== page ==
Fig. 3 a, b Conversion of the resorcinol acceptor substrate and G1 production by WT Gtf180-AN and the L981A mutant derived (400 mM resorcinol, 1000 mM sucrose, 4 U/mL Gtf180-AN (mutant)).

T =37 °C, pH = 4.7

oligo- and polysaccharides than Gtf180-AN. Instead, more resorcinol was converted into a-D-glucosides.

Structural characterization of purified a-D-glucosides

The biocatalytic synthesis of the a-D-glucosides of catechol, resorcinol, hydroquinone, butanol, hexanol, and octanol was confirmed by a combination of 1D NMR NMR and 13C NMR) and 2D NMR spectroscopy. Figure 4 depicts the 1D 1H NMR spectra of the a-D-glucosides. The corresponding 1H and 13C chemical shifts are presented in the supplementary information (Tables S2 and S3). Figures S4-S9 of the supplementary information represent the 1D 1H NMR spectrum and 2D 1H-1H COSY, TOCSY (150 ms mixing time), ROESY (300 ms mixing time), and 13C-1H HSQC spectra of butyl glucoside, hexyl glucoside, octyl glucoside, resorcinol-G1, hydroquinone-G1, and catechol-3'G2, respectively. The 1D 1H NMR spectra of catechol-G1 and catechol-6'G2 matched with those found previously by te Poele et al. (2016) and are presented there. For a detailed analysis of the NMR spectra, see supplementary information.


In view of their broad acceptor substrate specificity, glucansucrases are considered promising glycosylation biocatalysts. However, the typical synthesis of a mixture of a-D-glucosides, oligosaccharides, and a-D-glucans remains a bottleneck in their industrial application. a-Glucan synthesis is the main glucansucrase reaction but an undesired side reaction when aiming to glycosylate non-carbohydrate acceptor substrates, lowering glycosylation yields and complicating downstream processing. For example, when applying salicin and salicyl alcohol as acceptor substrates, B-1355C2 and B-1299CB-BF563 dextransucrases from Leuconostoc mensenteroides synthesized at least 12 and 9 different kinds of glycosides, respectively (Seo et al. 2005).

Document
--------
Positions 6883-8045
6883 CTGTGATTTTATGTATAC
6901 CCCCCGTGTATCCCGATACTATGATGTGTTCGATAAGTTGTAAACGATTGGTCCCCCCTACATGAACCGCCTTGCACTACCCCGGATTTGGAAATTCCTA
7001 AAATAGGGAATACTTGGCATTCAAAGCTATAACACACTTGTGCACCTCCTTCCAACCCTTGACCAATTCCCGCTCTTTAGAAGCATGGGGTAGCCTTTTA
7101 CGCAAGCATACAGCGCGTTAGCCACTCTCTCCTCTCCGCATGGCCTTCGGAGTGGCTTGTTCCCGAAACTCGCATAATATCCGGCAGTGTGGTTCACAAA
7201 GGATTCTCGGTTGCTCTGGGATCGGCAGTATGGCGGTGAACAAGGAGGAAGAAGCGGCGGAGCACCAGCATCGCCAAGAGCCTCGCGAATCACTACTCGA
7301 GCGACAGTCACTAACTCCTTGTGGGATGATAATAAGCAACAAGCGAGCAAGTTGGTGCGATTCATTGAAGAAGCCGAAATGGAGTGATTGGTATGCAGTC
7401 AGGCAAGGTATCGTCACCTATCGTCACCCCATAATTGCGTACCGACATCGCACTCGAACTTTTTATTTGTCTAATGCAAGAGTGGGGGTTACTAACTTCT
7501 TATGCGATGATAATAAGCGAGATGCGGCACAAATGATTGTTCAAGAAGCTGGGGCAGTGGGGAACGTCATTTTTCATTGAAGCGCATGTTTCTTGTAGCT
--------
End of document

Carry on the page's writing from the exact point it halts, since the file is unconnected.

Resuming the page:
So far, few enzyme engineering studies with glucansucrases have focused on glycosylation of non-carbohydrate acceptor substrates. In 2014, Malbert et al. reported a significant improvement of luteolin monoglycosylation by the I228A NpAS mutant compared to the wild-type enzyme. Docking studies attributed this enhancement to the introduction of a less hindering residue, assisting in a better positioning of luteolin in the catalytic pocket. In 2016, Liang et al. expanded the acceptor substrate promiscuity of GtfD from Streptococcus mutans by simultaneous sitesaturation mutagenesis of residues Y418 and N469. The best mutant (Y418R and N469C) exhibited a significant improvement in transglycosylation activities towards several flavonoids, the major products being monoglucosylated. Docking studies were based on the crystal structure of Gtf180-AN and revealed three additional hydrogen bonds with the flavonoid acceptor

Fig. 4 1D 1H NMR spectra of a butyl glucoside, b hexyl glucoside, c octyl glucoside, d catechol-G1, e resorcinol-G1, f hydroquinone-G1, g catechol-3' G2, and h catechol-6'G2

substrate compared to the wild type, resulting in the increased catalytic efficiency of the mutant enzyme. Recently, two substantial improvements were made in sucrose phosphorylase mediated glycosylation of phenolic compounds. The enhanced performance was realized by the construction of mutants with a better accessibility of the active site (Dirks-Hofmeister et al. 2015; Kraus et al. 2016).

In the present study, the aim was to improve glycosylation yields by suppressing the competing a-glucan synthesis reaction, rather than engineering the active site to make it more suitable for non-carbohydrate acceptor substrates. As presented in the "Results" section, this resulted in a strong optimization of monoglycosylated product synthesis by the glucansucrase Gtf180-AN. The model acceptor substrate catechol was almost

Fig. 5 Correlation between a-GSP for sucrose as acceptor substrate, Km for catechol and catechol-G1 as acceptor substrate, and G1 yield of WT Gtf180-AN and mutants derived. Data are listed in Tables 1 and 3. Filled circles G1 yield (%), unfilled circles Km for catechol (mM), unfilled squares Km for catechol-G1 (mM)

completely glycosylated into monoglycosylated product by the L981A mutant (93 % compared to 60 % for the wildtype enzyme), substantially higher than previously reported for catechol glycosylation by GtfD from S. mutans (65 %) (Meulenbeld and Hartmans 2000). In comparison, the I228A NpAS mutant only displayed a luteolin monoglycosylation yield of 53 % (Malbert et al. 2014), whereas the GtfD mutant showed a catechin monoglycosylation yield of 90 % (Liang etal. 2016).